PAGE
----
PHILADELPHIA -- As the final horn sounds on every home victory, the Philadelphia 76ers blast confetti all over the court and in the stands as a gratuitous gesture of celebration.
The Sixers' first-year ownership group entered this season overloaded with gimmicks meant to make the game more enjoyable for a fan base accustomed to a decade of rooting for a franchise stuck closer to the bottom of the Eastern Conference standings than the top. Slashed ticket prices, over-the-top pregame introductions, and videos tinged with nostalgia from the glory days only go so far for providing memorable moments for the fans in the seats.
Teams have to win to keep a city interested.
The 76ers are one Game 6 victory against the Chicago Bulls away from the franchise's biggest win in nine years.
Allen Iverson left. And came back. And left again. Larry Brown won an NBA title in Detroit then trekked to New York and now, improbably, back to college at SMU. Billy King bet the future on Samuel Dalembert, Kyle Korver and Willie Green. Former No. 1 overall picks Joe Smith, Glenn Robinson and Chris Webber all made pit stops in Philadelphia. The Sixers won with Jim O'Brien on the bench and suffered with Eddie Jordan. Ed Snider sold the team.
All of it happened (and so much more they'd like to forget) since the Sixers last won a playoff series in 2003.
Beat the top-seeded Bulls on Thursday night and the Sixers will truly have a milestone worth celebrating.
The Sixers might even shoot that confetti budget right out the door.
"This is what we fought all season for," forward Elton Brand said Wednesday. "To be on our home court, in front of our fans with a closeout game."
The Sixers are trying to become the fifth No. 8 seed to win a first-round series against a No. 1 seed. Memphis eliminated San Antonio last season, Golden State (2007), New York (1999) and Denver (1994) also pulled off the rare feat.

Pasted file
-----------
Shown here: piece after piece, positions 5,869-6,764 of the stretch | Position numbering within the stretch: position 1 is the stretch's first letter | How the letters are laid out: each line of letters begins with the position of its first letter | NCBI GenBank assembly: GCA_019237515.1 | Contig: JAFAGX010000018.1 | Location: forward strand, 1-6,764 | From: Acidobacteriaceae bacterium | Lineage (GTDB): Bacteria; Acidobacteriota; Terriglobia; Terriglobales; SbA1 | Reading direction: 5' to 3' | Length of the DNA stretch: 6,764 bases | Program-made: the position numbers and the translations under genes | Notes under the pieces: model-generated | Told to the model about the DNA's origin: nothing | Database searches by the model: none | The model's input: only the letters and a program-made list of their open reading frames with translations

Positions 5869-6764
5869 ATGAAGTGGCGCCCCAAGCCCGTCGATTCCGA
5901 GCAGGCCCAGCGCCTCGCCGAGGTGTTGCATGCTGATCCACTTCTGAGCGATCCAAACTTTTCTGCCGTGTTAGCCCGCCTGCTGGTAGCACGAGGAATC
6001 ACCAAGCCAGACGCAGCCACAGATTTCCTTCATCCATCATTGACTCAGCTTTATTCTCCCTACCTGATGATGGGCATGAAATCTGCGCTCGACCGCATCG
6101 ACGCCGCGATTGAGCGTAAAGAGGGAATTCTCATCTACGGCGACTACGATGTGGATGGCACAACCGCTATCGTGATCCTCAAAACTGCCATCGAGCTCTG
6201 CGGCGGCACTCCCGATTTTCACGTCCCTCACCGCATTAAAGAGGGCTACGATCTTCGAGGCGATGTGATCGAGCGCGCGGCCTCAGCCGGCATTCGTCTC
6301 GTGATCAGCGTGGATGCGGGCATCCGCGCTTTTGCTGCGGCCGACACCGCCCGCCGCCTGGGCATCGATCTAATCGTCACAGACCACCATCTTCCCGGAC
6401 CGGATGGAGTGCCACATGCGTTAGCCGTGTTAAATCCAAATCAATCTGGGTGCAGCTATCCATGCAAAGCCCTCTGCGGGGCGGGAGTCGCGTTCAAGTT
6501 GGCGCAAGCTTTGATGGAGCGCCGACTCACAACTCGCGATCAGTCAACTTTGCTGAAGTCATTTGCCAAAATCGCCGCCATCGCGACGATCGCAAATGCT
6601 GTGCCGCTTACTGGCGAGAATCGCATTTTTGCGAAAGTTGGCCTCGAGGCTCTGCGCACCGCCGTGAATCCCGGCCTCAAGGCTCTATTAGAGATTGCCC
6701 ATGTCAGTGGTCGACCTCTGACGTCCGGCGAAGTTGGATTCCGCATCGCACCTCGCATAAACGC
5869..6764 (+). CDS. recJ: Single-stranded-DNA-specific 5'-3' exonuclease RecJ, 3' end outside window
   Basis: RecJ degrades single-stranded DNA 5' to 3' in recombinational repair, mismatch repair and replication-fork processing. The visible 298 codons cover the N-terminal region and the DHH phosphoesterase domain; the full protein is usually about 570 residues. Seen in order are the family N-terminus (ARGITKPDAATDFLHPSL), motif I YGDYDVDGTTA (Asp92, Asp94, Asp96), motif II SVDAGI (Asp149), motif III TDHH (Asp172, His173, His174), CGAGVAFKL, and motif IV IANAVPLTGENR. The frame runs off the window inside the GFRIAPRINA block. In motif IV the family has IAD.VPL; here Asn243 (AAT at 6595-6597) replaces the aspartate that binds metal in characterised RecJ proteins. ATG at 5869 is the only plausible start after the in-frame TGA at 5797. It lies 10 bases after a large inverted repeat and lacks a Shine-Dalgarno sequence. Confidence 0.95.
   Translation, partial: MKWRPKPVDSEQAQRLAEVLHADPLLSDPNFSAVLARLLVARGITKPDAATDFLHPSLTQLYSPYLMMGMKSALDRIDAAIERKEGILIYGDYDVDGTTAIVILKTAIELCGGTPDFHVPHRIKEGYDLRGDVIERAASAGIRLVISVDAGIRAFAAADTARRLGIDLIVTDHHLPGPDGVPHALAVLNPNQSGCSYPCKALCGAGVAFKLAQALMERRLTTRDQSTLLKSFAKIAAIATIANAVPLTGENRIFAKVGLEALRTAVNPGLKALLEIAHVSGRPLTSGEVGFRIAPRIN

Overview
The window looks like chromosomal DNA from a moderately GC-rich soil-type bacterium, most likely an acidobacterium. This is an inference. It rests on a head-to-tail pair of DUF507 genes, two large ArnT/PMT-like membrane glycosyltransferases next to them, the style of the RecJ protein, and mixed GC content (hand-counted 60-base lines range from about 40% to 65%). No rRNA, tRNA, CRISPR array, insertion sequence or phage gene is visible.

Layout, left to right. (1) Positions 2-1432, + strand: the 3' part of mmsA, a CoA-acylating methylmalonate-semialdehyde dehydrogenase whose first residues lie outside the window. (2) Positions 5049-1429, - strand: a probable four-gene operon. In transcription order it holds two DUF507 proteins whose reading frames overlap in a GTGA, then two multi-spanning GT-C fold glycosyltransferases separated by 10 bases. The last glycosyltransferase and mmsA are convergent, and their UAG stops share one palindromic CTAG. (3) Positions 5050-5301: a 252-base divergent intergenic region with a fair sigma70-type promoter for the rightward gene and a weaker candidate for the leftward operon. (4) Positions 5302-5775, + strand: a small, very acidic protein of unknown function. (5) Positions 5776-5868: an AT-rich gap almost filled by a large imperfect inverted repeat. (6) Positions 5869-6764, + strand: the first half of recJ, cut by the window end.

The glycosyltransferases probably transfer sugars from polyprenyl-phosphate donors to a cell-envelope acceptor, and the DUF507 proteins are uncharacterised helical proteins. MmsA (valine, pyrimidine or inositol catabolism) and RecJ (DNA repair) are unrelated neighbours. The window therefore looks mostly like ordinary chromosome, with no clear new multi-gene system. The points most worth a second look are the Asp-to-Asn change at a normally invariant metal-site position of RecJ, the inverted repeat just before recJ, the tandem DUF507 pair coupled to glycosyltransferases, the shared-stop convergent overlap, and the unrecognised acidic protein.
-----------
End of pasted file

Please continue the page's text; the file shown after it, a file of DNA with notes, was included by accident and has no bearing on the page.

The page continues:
The Bulls have no interest in joining the wrong side of history. It only seems like the Sixers have pulled pins out of their spell kits and poked the voodoo dolls of Derrick Rose, Joakim Noah and Taj Gibson. Rose, the defending NBA MVP, tore the ACL in his left knee late in the Bulls' Game 1 win, Noah missed the last two games with a sprained left ankle, and Gibson left Game 5 clutching his right ankle, though he vowed to play Thursday.
Clearly, the Sixers have the injuries to credit for their 3-2 series lead.
They certainly can't celebrate their shooting. The Sixers haven't cracked 90 points in any of their last three games and were held to 69 in the Game 5 loss. The desperate Bulls held the Sixers to season lows for points and shooting (32.1 percent), in fact. The Sixers shot 39 percent from the floor in a Game 4 victory, 34 percent in a Game 3 win, and 40 percent in a Game 2 win. Those percentages are only going to beat a team like the Bulls ravaged by injury.
"The Bulls aren't one of the top defensive teams for no reason," Brand said. "They have some good defensive principles. We're getting shots that we're orchestrating through the offense."
Getting them, yes. Making them, not so much.
Sixers coach Doug Collins gave his team the option Wednesday of watching game film of the first half of their brutal Game 5 loss. The Sixers agreed to the viewing in hopes of finding the flaws that led to their disastrous effort.
The slow pace of the game prevented the Sixers from getting the transition baskets they love. The Bulls locked down and stripped the Sixers of what they do best. Collins said the Sixers played too much "random offense." Meaning, the Sixers were forced out of position and stuck playing 1-on-1 ball.
That's not how they win games. The proof was in the video.
"We tried to make it as positive as possible because tape can be very, very negative," Collins said. "Especially coming off a game like that, I want our guys to be incredibly positive about what we have to do. I don't want them to have negative feelings at all. But I wanted them to see how they could be better."
The Bulls liked that pace and believe, no matter how dire the series looks, they can win Game 6 and take their chances at home.
"You know how we feel. We feel like we let two get away in Philadelphia," forward Carlos Boozer said. "We thought that we played well enough to win, but we just came up a little short."
Gibson has vowed he'll be in the lineup for Game 6. Noah is still listed as day to day. The Bulls reached the conference finals a year ago and believed after Game 5 they still had at least another round in them left this postseason.
"This is all for nothing if we don't come out with the same intensity and urgency on the road," Chicago's Ronnie Brewer said. "We know they're going to play just as hard as they've been playing this whole entire series. We've got to match that intensity."
Copyright 2012 by The Associated Press
This story is from ESPN.com's automated news wire. Wire index
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